3) As I understand in most cases the LLCs are formed to protect your personal assets against liability but is there trully a benefit of registering the aircraft under a LLC? I read somewhere that God forbid if you got into a very bad flyig accident, your personal assets might still be exposed to liability (despite the fact that the SLSA aircraft was registered under a LLC).
4) Since I bought a used LLC, what would be the tax benefits of the SLSA registered under a LLC?
5) Do you have your business registered as LLC, INC or Partnership and why prefer the one category over the other?
I appreciate any help in this regard.
I have a question for 912 Trike Owners. I am trying to learn more about 912 80 hp engine Trikes. What kind of fuel pumps do you use on your trike? My guess is that most are mechanically driven diaphragm fuel pumps.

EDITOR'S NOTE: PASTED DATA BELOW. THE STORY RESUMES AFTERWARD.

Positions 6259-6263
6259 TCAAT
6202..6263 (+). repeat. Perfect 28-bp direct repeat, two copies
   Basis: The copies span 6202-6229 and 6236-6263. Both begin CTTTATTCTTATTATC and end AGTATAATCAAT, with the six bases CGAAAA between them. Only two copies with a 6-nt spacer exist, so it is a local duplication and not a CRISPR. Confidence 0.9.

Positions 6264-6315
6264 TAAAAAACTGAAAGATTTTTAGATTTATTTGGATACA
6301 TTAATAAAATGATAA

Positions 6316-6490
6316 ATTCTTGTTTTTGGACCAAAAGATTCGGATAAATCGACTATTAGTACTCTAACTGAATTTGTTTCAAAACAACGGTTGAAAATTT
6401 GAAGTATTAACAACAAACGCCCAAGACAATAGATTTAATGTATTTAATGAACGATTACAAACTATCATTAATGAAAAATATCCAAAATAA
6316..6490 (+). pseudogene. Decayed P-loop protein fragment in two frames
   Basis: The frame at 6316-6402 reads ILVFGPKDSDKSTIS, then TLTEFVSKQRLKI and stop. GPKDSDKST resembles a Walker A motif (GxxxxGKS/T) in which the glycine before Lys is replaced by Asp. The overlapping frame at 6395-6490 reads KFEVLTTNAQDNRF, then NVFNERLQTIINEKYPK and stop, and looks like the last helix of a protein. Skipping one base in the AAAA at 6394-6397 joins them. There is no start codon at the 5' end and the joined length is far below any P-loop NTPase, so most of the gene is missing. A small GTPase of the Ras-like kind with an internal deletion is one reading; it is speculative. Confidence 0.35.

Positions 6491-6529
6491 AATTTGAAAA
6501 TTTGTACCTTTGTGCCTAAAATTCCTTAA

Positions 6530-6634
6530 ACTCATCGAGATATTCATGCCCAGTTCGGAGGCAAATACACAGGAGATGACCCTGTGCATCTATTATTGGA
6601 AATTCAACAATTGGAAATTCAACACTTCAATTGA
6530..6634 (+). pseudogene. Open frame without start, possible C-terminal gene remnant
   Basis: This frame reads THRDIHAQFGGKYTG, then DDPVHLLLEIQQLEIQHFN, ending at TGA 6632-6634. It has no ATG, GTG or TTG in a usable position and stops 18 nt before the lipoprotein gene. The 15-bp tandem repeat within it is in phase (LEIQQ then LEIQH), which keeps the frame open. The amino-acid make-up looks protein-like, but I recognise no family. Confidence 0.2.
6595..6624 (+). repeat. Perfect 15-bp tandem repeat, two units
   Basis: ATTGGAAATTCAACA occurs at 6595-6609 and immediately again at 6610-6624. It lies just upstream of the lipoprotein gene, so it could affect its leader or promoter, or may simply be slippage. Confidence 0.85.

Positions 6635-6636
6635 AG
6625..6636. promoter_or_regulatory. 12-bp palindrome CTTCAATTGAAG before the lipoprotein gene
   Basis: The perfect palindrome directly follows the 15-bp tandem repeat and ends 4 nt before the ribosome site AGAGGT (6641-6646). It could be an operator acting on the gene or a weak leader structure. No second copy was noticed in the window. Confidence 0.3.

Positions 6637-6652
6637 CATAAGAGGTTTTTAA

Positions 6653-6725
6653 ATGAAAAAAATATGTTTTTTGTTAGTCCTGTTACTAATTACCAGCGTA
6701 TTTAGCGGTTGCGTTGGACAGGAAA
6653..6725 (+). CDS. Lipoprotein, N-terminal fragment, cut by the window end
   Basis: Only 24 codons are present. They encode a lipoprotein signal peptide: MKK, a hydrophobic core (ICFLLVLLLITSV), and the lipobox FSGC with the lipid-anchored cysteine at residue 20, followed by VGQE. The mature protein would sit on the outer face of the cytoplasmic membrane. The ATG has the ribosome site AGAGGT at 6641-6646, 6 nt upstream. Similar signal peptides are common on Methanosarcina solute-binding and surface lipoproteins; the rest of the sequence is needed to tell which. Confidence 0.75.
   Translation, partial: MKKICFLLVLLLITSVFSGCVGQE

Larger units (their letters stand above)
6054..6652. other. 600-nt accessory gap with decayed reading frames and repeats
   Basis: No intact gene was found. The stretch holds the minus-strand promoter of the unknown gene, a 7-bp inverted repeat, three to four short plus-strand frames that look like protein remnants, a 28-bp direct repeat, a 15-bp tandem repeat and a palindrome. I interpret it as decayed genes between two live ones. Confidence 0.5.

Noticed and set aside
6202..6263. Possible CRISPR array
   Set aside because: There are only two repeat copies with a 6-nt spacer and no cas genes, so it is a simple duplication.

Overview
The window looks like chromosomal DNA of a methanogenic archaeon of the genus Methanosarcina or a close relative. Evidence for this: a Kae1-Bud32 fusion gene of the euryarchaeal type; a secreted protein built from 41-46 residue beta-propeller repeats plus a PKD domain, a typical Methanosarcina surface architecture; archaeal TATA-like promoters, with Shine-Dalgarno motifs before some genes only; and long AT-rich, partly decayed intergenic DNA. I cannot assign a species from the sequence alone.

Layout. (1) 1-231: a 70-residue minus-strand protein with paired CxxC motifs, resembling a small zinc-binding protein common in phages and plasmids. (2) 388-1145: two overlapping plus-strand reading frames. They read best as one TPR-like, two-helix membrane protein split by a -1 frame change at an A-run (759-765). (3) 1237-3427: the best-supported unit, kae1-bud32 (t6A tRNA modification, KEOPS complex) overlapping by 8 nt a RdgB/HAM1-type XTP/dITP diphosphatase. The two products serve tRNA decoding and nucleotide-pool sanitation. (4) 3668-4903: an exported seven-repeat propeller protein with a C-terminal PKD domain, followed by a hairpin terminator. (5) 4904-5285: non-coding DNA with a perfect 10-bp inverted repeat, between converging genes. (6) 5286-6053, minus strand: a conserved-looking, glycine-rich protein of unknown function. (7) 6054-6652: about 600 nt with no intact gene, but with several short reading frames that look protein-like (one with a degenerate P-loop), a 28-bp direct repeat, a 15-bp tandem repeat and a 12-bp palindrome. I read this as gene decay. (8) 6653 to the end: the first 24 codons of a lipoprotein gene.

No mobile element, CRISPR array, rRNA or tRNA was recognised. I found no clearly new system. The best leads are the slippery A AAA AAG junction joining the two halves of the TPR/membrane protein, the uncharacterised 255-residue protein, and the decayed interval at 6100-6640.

And if so, do you think it is a good idea to have a backup electric fuel pump? I just sold my HKS trike and it had electric fuel pump. And I liked the peace of mind that I had Electric fuel pump as a backup (should for some reason the mechanical pump failed).
Do you 912 80hp trike owners feel as strongly about an additional back up electric fuel pump? or is it too paranoid to think that way :D
Thanks for your help.
I am just curious about 80hp vs 100hp trikes. Is 100hp too much engine for trikes? For example, an Air Creation, Airborne, Northwing, Delta Lite, would they significantly benefit from a 100 hp motor?
In the past when I flew with my instructors of friends who had a four stroke trike, it was always a 80hp engine and seemed to do just fine.
Can someone please shed a light on this, is there a significant benefit of a 100 hp engine over a 80hp engine, if you are flying from lets say 2400' elevation.